Climbing the Mountain
Since last writing, I attended our first pre-worlds training camp out at the U.S. Olympic Training Center in Chula Vista, Calif. It was the first time Team USA was together! Our team is quite the mix of both veteran athletes and newbies, it will be a fantastic event!
As World Championships is drawing closer, I feel like this is an important time to talk about goal setting and its importance and how I use it in my daily life. I believe that we all have goals in our lives, whether it's personal goals, athletic goals or professional goals. However, very rarely do we spend the time to actually write these goals down. There was a longitudinal study conducted by the USOC on emerging to elite athletes investigating effects of goal setting. Guess what they found:
Athletes with defined goals (that is, thought out and written down in positive language) showed a 3% to 5% performance improvement over athletes without defined goals over a 1 to 4 year period.
Think about that for a moment. For any athlete, regardless of your sport, who wouldn't want a 3-5% performance improvement?
Goals that focus on process, rather than outcome are more likely to come true. So what is the difference between the two? Outcome goals are more like the big picture dream. For example, an outcome goal might be to represent Team USA in London 2012. This type of goal is important to have in mind, but in and of itself, it is not enough. Outcome goals, such as this one, are oftentimes so big that it is easy to feel defeated by it before you even start. Outcome goals are important to push us to new heights.
Goals allow us all to have something to measure our progress against. This means we can gauge if our actions are in alignment reaching that target. Goals help to maintain focus. Without goals, you train, workout, or do things with very little purpose and then you get to the end of life and ask yourself, what did I accomplish?
A common visual image when thinking about goals is that of a mountain. Perhaps the outcome goal is to climb the mountain, but it takes a lot of smaller process goals in order to achieve that feat. These process goals include the physical training and mental preparation for such a task. Process goals are specific, measurable attainable, realistic and timely. For example, a process goal in this scenario might be: To run 10 miles in under an hour at 5,000 feet of elevation within three months. A common acronym for process goals is SMART. The question of, what can I accomplish today towards my bigger outcome goal is answered by a process goal.
S = Specific
M = Measurable
A = Attainable
R = Realistic
T = Timely
Breaking this down further, to be specific means that the goal you write should answer the question of what do you want to happen? What are you going to do? It is important to use action verbs such as run, lift, perform, shoot, organize, produce, use, create etc.
This means there is some way built into the goal to know whether you have achieved it or not. Goals that are not measurable are not really helpful goals. For example, "I want to be a better swimmer" is a poorly written goal because there is no clear understanding of what a better swimmer actually is. A far better goal might be, "to swim the 100 yard breast stroke in 1:15 or better. Something to remember is that time is not the only way to make goals measurable. Other ways to measure can include place of finish, number of something (such as shots made). Think about your sport and the different ways you can make something measurable.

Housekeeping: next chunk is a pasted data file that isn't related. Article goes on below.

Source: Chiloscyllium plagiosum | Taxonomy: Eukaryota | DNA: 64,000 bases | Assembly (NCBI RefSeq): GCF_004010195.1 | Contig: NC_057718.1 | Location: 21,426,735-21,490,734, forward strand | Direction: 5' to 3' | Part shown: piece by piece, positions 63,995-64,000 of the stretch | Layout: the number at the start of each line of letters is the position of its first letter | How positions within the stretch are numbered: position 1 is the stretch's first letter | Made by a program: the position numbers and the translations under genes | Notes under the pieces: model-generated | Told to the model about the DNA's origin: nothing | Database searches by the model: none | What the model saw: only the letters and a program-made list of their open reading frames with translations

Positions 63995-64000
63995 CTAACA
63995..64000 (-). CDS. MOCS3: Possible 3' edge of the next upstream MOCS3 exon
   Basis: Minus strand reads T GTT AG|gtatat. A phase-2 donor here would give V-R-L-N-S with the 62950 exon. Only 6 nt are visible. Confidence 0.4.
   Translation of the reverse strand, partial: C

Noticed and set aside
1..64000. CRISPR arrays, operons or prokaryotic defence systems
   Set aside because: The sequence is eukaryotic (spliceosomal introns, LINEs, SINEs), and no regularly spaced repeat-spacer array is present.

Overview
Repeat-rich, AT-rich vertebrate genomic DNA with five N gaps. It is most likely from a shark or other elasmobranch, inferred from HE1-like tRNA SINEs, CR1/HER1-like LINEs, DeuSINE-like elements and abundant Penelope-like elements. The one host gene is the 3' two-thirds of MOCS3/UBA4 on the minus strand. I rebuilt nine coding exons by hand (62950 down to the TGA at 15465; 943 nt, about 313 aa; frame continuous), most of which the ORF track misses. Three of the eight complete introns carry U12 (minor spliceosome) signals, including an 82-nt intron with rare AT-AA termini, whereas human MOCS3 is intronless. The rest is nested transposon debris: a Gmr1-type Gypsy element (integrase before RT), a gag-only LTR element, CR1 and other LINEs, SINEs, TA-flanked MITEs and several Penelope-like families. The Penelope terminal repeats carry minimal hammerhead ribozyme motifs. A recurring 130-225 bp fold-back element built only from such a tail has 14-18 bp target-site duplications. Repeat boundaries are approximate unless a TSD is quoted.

If your goals are too far out of your reach, it is easy to get discouraged and to stop committing to the goal. Therefore, a goal needs to have just the right amount of stretch meaning you aren't there yet, but it is just outside of your grasp. You still feel like you can do it, and it will need a real commitment from you. In my experience, working with a mentor or coach to find this balance of attainability is very helpful. We all need to have some successes as this helps us to stay motivated.
This is similar to a goal being attainable. It means that your goal is do-able, by you. It means that in order to achieve your goal the required skills are available to you or perhaps you have some of them already.
Having a timeframe for the goal really helps to keep you focused on it. The timeframe might be for next week, for next practice, in six months—it all depends. Without a timeframe, not only is it easy to forget about your goal, but there is also no sense of urgency to get it done.
For goals to be effective, they need to be used properly. Just having the goals is not enough; put them in a place where you will see them every day. Daily reminder and system for you to check to make sure you are on the right track. For me, my athletic goals are in my bathroom on the mirror, additionally, I carry with me a laminated index card with my time goals for my events, and personal bests to serve as a reminder.
Revisit your goals regularly. Goal setting should not be an annual thing that gets forgotten about. It ought to be something that you continually revisit, that you discuss with your coach multiple times throughout the season—at the end of each practice or workout, ask yourself, did I work towards my goal(s) today?
Something new that I'm trying for myself is to have a SMART goal for my specific practice session. I realized I was really good at having long-term outcome goals and process goals for the season and for specific competitions, but not very disciplined at doing that in practice too.
I hope you can use some of these goal setting tips and tricks in your own life or as you prepare for your next competition!